SLX make significant investment to support The Old Vic’s production: Mood Music.

SLX, has invested in the new MAC Encore cold (a family of full featured, record breaking low weight, LED moving heads) in response to increasing demand and to support the Old Vic theatre’s current production of Mood Music.

SLX Business Development Manager, Ruari Cormack, secured the project working with the famous London theatre’s latest production as a result of a longstanding professional relationship with lighting designer Rick Fisher, who has applied his well-known expertise to this new play, written by Joe Penhall and directed by Roger Michell.

Mood Music, however, is not the first production SLX has been involved with in the Old Vic, having supplied two previous productions. It was a happy coincidence that Rick’s next project brought him to this theatre, with which SLX had experience working alongside. However, the production posed challenges its challenges to the team lighting it. Ruari Cormack explains

“The set design on Mood Music brings the performance area right out into the stalls – almost a third of the way into the house. This decision, which is incredibly effective in the performance, means there were a number of considerations to be taken in regards to the positioning and proximity of lighting to the audience. Traditionally moving lights require cooling fans, which can be heard if near to the audience. It was clear Rick and his production needed a solution that would provide ‘whisper quiet’ moving lights.

As a company we’re is always looking at ways to improve our hire stock, and as one of the main providers of hire equipment to the West End, it is essential we listen to what lighting designers want and need. It was the perfect opportunity for us to invest in these newer LED based lamps and in particular to purchase the ‘cold’ version of MAC Encore. This production serves as the perfect opportunity to test the lights out with a talented lighting designer and a great team at the Old Vic – with the hope that this won’t be the last time they’re used within this historic theatre.”

Rick Fisher, Lighting Designer, says:

“This production is really a series of conversations, set largely in a recording studio, that literally confront the audience; added to by the nature of the thrust stage. Conversations interweave and on paper it’s not always obvious who is speaking to whom. The stark, subtle yet powerful nature of the content of this play needed to be reflected in the lighting. Discussions were had with the director and designers about the need for the lighting to feel somewhat ‘invisible’. That’s not to say there aren’t some carefully considered uses of lighting for shifts in time or place, but that we needed to find the right lights for this subtle job. The challenge for lighting here is that we’re putting the stage somewhere it’s ‘not meant to be’ and people will be looking at the stage from a non-traditional angle.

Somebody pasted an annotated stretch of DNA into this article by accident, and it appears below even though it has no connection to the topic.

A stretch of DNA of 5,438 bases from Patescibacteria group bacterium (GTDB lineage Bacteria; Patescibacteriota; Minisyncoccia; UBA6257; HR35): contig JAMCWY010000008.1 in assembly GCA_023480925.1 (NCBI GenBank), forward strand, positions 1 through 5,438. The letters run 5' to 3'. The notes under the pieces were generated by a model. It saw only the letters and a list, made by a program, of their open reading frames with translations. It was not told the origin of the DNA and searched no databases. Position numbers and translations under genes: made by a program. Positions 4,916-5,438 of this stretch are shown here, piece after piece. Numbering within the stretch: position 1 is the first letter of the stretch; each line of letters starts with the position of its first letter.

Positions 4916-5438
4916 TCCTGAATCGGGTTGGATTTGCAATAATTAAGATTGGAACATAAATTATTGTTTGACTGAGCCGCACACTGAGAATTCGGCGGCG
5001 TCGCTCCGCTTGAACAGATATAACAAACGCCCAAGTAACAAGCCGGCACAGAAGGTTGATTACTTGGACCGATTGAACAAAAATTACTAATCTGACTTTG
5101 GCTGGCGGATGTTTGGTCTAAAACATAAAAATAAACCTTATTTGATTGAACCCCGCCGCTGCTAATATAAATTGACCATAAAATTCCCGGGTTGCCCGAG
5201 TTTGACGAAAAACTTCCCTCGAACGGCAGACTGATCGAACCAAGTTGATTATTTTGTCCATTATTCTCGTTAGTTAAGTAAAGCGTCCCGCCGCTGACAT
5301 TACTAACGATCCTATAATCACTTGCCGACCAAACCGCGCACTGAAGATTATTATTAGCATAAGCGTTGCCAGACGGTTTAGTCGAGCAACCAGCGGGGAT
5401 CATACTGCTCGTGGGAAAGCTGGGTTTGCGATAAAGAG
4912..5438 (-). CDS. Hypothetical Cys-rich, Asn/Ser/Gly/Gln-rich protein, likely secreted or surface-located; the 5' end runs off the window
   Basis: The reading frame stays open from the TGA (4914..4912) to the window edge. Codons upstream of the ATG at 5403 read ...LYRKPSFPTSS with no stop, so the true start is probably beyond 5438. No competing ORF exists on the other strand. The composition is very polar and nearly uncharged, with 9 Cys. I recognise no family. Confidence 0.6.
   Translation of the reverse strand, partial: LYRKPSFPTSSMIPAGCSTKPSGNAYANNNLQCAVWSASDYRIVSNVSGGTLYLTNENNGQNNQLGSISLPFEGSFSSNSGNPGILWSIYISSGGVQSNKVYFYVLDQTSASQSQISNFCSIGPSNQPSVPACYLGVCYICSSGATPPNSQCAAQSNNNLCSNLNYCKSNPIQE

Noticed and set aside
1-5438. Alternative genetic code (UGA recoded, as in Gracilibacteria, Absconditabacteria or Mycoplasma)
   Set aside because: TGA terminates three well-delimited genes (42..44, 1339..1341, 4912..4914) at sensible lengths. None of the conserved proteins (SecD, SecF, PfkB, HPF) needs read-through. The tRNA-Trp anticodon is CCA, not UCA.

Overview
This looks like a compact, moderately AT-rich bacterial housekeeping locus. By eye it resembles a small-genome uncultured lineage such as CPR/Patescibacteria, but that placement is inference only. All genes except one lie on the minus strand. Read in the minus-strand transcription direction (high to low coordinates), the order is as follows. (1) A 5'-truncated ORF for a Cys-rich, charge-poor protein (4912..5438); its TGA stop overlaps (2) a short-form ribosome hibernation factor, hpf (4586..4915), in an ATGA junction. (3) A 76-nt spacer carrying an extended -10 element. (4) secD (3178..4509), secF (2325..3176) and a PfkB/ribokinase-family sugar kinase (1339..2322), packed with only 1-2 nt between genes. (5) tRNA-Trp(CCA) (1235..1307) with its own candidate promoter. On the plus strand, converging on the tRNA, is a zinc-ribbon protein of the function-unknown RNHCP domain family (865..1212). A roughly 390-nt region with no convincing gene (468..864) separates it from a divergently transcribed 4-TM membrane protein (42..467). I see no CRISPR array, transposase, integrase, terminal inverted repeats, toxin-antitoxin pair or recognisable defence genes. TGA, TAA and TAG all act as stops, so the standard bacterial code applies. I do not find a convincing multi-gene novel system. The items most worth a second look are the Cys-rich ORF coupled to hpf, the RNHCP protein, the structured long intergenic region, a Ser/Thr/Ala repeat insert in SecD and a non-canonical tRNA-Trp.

To achieve this, I knew quite clearly that I wanted lights that could be ‘blendable’ with a house rig, which is all tungsten, and yet I needed something quiet, bright and flexible. I needed framing units – that can keep light from where we don’t want it, i.e. parts of the stage or the audience’s eyes. As a result of this MAC Encore seemed like the perfect option and having recently seen them being demonstrated, I was keen to use the cold version. So unlike my usual rigs where I’d bring in a variety of moving heads, I got very excited about using just the one type of moving light. As a result, it’s been a big installation by SLX alongside the Old Vic team. SLX was keen and willing to make this investment and go with us on this project. With the size of the new moving light rig and the time-frame in which they promised to deliver, I have been so impressed with the ‘can-do’ and ‘will-do’ attitude Ruari and his team have.”

Miriam Spencer, Head of Lighting at Old Vic, explains how it has been having the MAC Encore at the Old Vic. She says:

“Fortunately we’ve had the warm MAC Encore lights here on the last production we had in, so have some experience with this type of light. We’re excited to now have the cold version of the lights in the theatre; seeing how these will be used for different effects is going to be great. So far I’m really impressed with the flexibility and quality of the lights, and think it’s a wise investment from SLX.

Moving forward the challenges will come when we enter the tech and preview stage of the production, where historically there are sometimes changes that affect the lighting. Having worked with SLX before, I know they are hugely accommodating so I don’t feel concerned at all about that part of the process and look forward to the production being the success it deserves to be.”